BIOLOGY 285 Study Guide - Quiz Guide: Chromosome, Dna Replication, Restriction Point

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Published on 16 Nov 2020
Bio285 Sp19 Problem Set 4 Francis
Question 1
A. Explain how CDK activation in G1 leads to commitment to the cell cycle (the
restriction point aka “R” in vertebrates aka START in yeast). Be sure to include G1-
cyclin/CDK, Rb and E2F in your explanation. Include as much mechanistic explanation
as possible.
Once growth factors are received by the cell, the Ras/Map pathway is activated, and this
will produce cyclin-D. CDK4-cyclin D complexes will activate E2F-Rb complex through
phosphorylation. The phosphorylation of the protein Rb will cause it to release the
transcription factor E2F and allow it to perform its function. E2F is a family of
transcription factors involved in the transcription of proteins required for S phase. E2F
activation is also the “point of no return” and a place where the cell commits to the cell
B. List two specific sequences/structures found in the DNA/chromosome, and their
functions, that act to ensure that the number and morphology of chromosomes are
constant from one generation of the cell to the next. Explain.
(Hint: we’ve discussed them in class, and they are required for DNA replication and
chromosome segregation)
The Origin of Replication Complex It is an ATPase on DNA that recruits another
protein called cdc6 (ATPase). This activates the recruitment of cdt1 and mcm-helicase.
Cdt1 helps to move MCM-helicase to the DNA so it can unwind the DNA and allow for
replication to occur.
Kinetochores are found attached to centromeres on chromosomes. Spindle microtubules
will attach to the kinetochores and pull the sister chromatids apart so there is an even
number of chromosomes in the daughter cells.
C. Undergoing two rounds of DNA replication in a single S-phase is lethal to the cell.
One of the ways that cells help prevent “re-replication” is by ensuring that pre-RCs do
not re-form on origins of replication more than once per cell cycle, thus they suppress
pre-RC formation after G1-phase. What are the mechanisms by which the cells ensure
that pre-RCs are not re-assembled during S-phase or beyond? Please “bullet-point” or
number your response for ease of grading purposes.
CDK phosphorylation of cdc6 leads to ubiquitin-mediated proteolysis of cdc6.
This prevents the recruitment of cdt1 and the binding of mcm-helicase to this
complex. Also, without cdt1, mcm-helicase will not be able to get to the DNA.
CDK phosphorylation of mcm (ones not being actively used for DNA replication)
causes them to be exported out of the nucleus.
CDK phosphorylation of ORC prevents it from binding to Cdc6. This prevents the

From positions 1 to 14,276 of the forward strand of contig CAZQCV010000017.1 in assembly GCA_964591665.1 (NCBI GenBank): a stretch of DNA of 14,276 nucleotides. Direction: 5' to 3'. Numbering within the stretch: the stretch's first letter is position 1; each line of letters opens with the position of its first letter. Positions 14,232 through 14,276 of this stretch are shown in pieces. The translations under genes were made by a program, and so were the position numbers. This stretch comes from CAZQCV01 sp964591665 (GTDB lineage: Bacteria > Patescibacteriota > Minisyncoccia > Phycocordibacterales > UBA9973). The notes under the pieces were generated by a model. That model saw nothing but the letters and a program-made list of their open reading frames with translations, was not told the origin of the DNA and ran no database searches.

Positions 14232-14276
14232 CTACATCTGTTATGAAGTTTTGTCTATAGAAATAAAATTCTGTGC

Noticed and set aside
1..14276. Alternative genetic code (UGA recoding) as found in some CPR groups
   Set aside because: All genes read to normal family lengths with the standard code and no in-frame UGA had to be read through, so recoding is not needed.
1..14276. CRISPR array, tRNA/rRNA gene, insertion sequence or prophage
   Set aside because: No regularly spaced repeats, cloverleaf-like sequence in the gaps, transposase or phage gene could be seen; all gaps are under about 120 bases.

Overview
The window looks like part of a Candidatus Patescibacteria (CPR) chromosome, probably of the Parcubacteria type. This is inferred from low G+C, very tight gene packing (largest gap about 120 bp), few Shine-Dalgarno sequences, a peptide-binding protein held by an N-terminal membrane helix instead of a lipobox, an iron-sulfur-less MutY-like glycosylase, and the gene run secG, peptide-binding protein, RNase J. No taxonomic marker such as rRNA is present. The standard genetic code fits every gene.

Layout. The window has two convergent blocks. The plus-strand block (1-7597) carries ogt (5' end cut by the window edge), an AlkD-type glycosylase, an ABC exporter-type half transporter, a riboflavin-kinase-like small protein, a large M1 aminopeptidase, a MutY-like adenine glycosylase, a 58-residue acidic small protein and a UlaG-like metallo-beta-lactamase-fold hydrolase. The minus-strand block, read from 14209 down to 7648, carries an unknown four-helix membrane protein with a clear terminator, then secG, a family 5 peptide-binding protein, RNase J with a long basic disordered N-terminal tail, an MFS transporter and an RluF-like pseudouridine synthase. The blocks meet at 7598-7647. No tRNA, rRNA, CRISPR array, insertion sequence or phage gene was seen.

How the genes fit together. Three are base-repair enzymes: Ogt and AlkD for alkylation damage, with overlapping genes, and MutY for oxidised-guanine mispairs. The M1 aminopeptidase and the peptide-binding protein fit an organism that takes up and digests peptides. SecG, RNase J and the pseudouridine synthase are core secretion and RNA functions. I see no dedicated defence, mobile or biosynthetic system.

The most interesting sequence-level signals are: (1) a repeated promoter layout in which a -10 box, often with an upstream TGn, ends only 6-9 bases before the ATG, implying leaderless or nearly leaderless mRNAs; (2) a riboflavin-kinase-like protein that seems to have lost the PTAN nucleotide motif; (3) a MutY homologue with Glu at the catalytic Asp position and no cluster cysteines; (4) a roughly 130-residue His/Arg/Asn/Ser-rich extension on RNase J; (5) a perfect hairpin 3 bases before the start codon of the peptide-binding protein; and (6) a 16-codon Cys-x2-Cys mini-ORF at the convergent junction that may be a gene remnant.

rest of the pathway detailed in the first bullet point.
Question 2
The figure to the right is depicting the events required to activate M-phase cyclin-CDK:
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Bio285 Sp19 Problem Set 4 Francis
A. Identify the proteins labeled as
A. Mitotic CDK
B. M-cyclin
C. Wee1 (an inhibitory kinase)
D. Cak (an activating kinase)
E. Cdc25 (an activating phosphatase in
its inactive state)
B. Explain what is happening in the processes labeled as:
‘X’ -- An active Cdc25 phosphatase removes the inhibitory phosphate to activate M-
‘Y’ – When M-CDK is active, it phosphorylates Wee1 and Cdc25. Then, M-CDK
comes back and turns off the Wee1 so it “inhibits the inhibitor.” Here at Y, M-CDK finds
inactive Cdc25s and activates them so you can activate more CDKs resulting in a positive
feedback loop.
C. If the G2 checkpoint were activated, the cell would want to stop the activation of M-
phase cyclin/CDK. Name two ways (that involve proteins in the above pathway) that
cells could keep M-phase cyclin/CDK from being activated.
One way is to inactivate the Cdc25 phosphatase once the G2 checkpoint is activated, so it
doesn’t remove the inhibitory phosphate from M-CDKs. With the phosphate still on the
M-CDK, it will not be active to turn off Wee1, the inhibitor.
Another method is to stop the formation of the M-CDK complex. Without the complex
present, the cell will have nothing to activate in order to continue growing.
Question 3
A. What is the difference between the kinetochore and the centromere?
The centromere (DNA) is the region of a chromosome where the chromatids attach to one
another. The kinetochore is a complex of proteins that is attached to the centromere, but
not part of the chromosome. The kinetochore is also where kinetochore microtubules
B. Nocodazole reversibly inhibits microtubule polymerization, which is essential for
formation of the mitotic spindle. By treating a population of mammalian cells with
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